Please use this identifier to cite or link to this item: https://hdl.handle.net/10356/153780
Title: Antecedents on human resource management practice change
Authors: Zhou, Xiang
Keywords: Business::Management
Issue Date: 2021
Publisher: Nanyang Technological University
Source: Zhou, X. (2021). Antecedents on human resource management practice change. Doctoral thesis, Nanyang Technological University, Singapore. https://hdl.handle.net/10356/153780
Abstract: Compared to the work on outcomes of human resource management (HRM) practices, less effort has been made on theorizing and examining the relationship between antecedents and HRM. To move the field forward, it is important to understand how HRM practices are shaped and influenced. In Chapter 1, I review research that has investigated the factors that influence HRM practices and evaluated the empirical evidence, though this is a small fragment of the HRM literature. HRM practices are categorized based on Tsui, Pearce, Porter, and Tripoli’s (1997) employee-organization relationships (EOR) framework into II (investment and inducement) and EE (expectation-enhancement) practices. To integrate this literature, I organize these influencing factors into external and internal segments. Chapter 1 paves the way for theoretical development and empirical investigation on the factors that influence HRM practices. Drawing upon attention-based view of the firm and EOR framework, I develop a theoretical model to examine why firms change their HRM practices in Chapter 2. Specifically, I predict that firms with an internally (externally) focused culture will react more strongly to internal (external) issues with HRM change. Flexibility (control) oriented culture will respond by adjusting their II (EE) HRM practices. Change in HRM practice further relates to firm performance. This thesis answers two important questions – why firms implement HRM change and why firms differ in what they change. Through two studies, I found some support for the proposed model. Specifically, in Study 1, clan culture was found to interact with prior firm performance to predict II usage, while market culture interacted with prior performance to predict EE usage. II usage was found to be positively related to firm performance, while EE usage had negative relationship with firm performance. In study 2, clan culture was found to be interacted with labor shortage to predict II usage.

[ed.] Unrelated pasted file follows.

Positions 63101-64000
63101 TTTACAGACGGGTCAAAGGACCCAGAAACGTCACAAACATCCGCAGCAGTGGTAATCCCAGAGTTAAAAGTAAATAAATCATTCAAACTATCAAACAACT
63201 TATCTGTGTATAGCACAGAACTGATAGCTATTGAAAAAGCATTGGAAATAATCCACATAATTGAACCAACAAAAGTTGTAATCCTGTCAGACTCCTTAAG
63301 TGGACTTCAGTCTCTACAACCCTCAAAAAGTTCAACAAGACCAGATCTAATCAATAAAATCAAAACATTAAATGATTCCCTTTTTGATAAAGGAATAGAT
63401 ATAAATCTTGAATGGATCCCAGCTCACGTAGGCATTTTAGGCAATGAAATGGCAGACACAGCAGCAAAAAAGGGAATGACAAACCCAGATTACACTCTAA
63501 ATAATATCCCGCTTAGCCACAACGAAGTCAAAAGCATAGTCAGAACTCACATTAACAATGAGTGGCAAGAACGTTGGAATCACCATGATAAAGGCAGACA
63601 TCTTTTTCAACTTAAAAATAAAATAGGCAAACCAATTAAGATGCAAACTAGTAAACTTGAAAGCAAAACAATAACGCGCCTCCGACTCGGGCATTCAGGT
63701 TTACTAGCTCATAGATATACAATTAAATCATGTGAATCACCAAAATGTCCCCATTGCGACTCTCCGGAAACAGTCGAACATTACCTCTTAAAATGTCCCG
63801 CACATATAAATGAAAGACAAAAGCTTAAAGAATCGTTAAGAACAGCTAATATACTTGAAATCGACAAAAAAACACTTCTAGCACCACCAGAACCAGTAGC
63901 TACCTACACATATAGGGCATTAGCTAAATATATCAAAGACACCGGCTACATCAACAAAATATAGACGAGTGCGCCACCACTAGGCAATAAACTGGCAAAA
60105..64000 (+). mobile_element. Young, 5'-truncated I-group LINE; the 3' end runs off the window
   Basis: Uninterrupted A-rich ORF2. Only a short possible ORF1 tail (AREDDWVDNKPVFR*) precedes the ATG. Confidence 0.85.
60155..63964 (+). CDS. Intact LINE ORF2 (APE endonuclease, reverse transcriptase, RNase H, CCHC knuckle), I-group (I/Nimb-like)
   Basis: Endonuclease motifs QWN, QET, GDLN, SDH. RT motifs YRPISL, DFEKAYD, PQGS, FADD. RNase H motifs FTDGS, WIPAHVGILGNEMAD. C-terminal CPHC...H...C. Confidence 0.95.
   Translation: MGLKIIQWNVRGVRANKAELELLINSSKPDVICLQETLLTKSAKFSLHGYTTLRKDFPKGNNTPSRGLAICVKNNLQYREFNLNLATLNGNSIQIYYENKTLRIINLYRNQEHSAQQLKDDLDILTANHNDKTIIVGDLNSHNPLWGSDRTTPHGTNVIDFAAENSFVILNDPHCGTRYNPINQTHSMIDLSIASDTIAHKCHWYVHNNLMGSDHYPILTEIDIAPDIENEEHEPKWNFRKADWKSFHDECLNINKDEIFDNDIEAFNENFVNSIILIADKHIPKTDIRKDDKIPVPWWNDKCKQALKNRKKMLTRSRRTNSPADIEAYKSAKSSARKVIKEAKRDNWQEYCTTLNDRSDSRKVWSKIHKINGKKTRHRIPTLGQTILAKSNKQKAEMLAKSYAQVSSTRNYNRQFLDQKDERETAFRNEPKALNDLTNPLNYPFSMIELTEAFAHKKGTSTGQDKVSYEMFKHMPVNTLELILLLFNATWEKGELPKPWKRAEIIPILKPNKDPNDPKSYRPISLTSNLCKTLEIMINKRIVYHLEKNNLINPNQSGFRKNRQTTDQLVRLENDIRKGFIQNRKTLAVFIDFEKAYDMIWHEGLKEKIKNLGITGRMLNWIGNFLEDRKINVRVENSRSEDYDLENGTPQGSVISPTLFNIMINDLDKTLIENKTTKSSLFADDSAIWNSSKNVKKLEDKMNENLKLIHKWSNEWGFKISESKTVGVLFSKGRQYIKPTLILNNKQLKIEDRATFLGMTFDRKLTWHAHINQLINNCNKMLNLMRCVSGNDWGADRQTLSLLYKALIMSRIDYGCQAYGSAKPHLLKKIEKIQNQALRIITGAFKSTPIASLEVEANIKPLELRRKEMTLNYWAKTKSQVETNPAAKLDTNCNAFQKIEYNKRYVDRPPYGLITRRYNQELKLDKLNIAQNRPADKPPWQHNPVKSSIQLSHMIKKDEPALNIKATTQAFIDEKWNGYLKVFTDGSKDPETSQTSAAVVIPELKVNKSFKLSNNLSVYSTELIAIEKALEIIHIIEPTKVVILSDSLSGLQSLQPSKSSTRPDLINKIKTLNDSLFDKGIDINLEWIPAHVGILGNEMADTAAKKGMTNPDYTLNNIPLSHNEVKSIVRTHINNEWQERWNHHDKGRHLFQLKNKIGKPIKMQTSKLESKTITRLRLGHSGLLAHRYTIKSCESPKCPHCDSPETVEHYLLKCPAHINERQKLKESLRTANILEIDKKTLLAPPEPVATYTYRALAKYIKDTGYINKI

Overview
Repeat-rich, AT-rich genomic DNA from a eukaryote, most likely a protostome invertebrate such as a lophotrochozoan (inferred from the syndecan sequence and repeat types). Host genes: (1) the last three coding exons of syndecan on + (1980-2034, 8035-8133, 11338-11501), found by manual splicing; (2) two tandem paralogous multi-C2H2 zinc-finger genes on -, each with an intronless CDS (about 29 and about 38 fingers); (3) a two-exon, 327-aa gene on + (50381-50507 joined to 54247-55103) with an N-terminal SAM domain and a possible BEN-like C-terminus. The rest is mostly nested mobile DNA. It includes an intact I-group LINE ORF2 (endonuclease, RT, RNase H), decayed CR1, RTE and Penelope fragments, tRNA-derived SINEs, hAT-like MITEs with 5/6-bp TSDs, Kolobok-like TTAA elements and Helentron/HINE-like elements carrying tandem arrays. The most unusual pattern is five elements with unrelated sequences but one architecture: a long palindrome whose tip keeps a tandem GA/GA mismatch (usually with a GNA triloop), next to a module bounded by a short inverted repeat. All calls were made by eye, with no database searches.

URI: https://hdl.handle.net/10356/153780
DOI: 10.32657/10356/153780
Rights: This work is licensed under a Creative Commons Attribution-NonCommercial 4.0 International License (CC BY-NC 4.0).
Fulltext Permission: open
Fulltext Availability: With Fulltext
Appears in Collections:NBS Theses

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